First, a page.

Posted 30 September 2007 - 02:37 PM
There are pros and cons to using an all-in-one security application.
Do not think that having everything in one application necessarily uses less computing resources than does having several independent applications running concurrently. Both have the save tasks to perform, and it may easily be that because each application is designed to do one thing only that the programmers were more efficient in their design.
Most of the all-in-one solutions were not designed from scratch to work together, but the company owning one module purchased the software for the other modules, and interfaced these with user-front end, often with mixed results. Moreover, unless they took great care to bring key programmers with the software, they have foreign hands attempting to maintain and (sometimes) improve it.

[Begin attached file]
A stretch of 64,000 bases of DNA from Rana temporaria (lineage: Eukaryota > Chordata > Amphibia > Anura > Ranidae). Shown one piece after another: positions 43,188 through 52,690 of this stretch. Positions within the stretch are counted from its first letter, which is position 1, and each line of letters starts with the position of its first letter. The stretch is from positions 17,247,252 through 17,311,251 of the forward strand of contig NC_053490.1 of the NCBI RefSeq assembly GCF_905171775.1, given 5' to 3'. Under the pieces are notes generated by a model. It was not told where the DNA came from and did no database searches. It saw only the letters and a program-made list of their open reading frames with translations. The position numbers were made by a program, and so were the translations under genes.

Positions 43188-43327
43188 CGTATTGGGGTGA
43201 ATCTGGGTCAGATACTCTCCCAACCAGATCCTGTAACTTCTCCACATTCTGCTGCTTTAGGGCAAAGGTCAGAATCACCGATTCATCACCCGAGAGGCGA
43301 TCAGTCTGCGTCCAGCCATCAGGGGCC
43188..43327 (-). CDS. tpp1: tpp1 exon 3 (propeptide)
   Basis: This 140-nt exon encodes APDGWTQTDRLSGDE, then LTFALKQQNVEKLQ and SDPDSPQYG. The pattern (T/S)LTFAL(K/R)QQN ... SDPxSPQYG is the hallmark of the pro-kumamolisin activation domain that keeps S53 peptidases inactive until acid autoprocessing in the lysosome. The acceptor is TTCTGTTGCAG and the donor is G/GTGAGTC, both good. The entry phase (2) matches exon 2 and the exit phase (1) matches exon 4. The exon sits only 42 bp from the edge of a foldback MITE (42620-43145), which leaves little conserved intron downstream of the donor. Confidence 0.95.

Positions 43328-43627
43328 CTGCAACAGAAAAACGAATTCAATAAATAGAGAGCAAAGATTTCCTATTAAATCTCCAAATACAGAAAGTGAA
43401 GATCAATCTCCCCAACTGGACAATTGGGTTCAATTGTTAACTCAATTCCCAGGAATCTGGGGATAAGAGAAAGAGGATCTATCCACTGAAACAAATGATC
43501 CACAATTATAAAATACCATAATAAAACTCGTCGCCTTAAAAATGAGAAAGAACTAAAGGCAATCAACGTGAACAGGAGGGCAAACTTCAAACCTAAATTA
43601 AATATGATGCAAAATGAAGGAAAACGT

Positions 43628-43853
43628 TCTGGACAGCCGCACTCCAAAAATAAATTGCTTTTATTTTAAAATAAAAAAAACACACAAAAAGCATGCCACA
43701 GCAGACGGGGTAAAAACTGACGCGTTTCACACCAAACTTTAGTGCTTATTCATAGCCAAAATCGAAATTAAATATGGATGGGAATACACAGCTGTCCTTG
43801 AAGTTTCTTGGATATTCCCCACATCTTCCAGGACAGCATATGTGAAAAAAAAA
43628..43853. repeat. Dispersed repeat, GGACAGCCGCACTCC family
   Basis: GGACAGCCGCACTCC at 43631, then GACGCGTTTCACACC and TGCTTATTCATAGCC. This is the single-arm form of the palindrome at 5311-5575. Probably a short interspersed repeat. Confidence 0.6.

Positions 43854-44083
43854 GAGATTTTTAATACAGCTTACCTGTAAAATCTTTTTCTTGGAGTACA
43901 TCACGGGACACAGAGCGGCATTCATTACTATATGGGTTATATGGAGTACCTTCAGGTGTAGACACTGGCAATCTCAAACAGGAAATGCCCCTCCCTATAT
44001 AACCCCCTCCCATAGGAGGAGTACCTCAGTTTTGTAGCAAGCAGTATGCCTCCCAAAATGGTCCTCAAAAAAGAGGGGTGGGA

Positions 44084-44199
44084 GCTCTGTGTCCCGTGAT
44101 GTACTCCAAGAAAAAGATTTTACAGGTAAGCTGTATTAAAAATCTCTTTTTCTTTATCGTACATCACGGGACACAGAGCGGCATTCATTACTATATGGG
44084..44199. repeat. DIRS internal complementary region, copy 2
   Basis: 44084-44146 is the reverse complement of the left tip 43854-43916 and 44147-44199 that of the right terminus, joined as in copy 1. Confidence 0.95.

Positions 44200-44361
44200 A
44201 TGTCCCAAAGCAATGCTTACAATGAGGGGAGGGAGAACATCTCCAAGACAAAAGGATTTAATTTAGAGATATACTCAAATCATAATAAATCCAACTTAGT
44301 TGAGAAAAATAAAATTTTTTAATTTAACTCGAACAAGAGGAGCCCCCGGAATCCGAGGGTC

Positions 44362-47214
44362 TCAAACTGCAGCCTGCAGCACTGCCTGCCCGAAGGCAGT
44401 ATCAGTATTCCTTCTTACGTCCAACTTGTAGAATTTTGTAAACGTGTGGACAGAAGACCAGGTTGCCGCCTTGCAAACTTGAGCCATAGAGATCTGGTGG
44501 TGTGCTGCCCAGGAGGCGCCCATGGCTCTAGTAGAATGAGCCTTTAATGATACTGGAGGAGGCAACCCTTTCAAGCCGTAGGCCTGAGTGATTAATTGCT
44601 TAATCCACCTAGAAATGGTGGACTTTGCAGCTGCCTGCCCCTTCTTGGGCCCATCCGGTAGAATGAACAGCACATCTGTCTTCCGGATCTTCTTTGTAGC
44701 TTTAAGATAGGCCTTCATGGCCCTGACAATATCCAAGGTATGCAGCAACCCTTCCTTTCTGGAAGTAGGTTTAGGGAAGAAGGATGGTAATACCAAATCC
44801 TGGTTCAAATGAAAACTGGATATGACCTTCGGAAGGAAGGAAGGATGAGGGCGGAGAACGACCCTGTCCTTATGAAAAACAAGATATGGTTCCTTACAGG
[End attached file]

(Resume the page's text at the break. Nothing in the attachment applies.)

Lastly, although it is simpler for the end user, he is locked into keeping the suite. This may mean that he is unable to include "best of breed" for each module, and must take a second-best in one module to keep a first-rate (for example) AV, or to tailor his security to meet his needs.
Whereof one cannot speak, thereof one should be silent.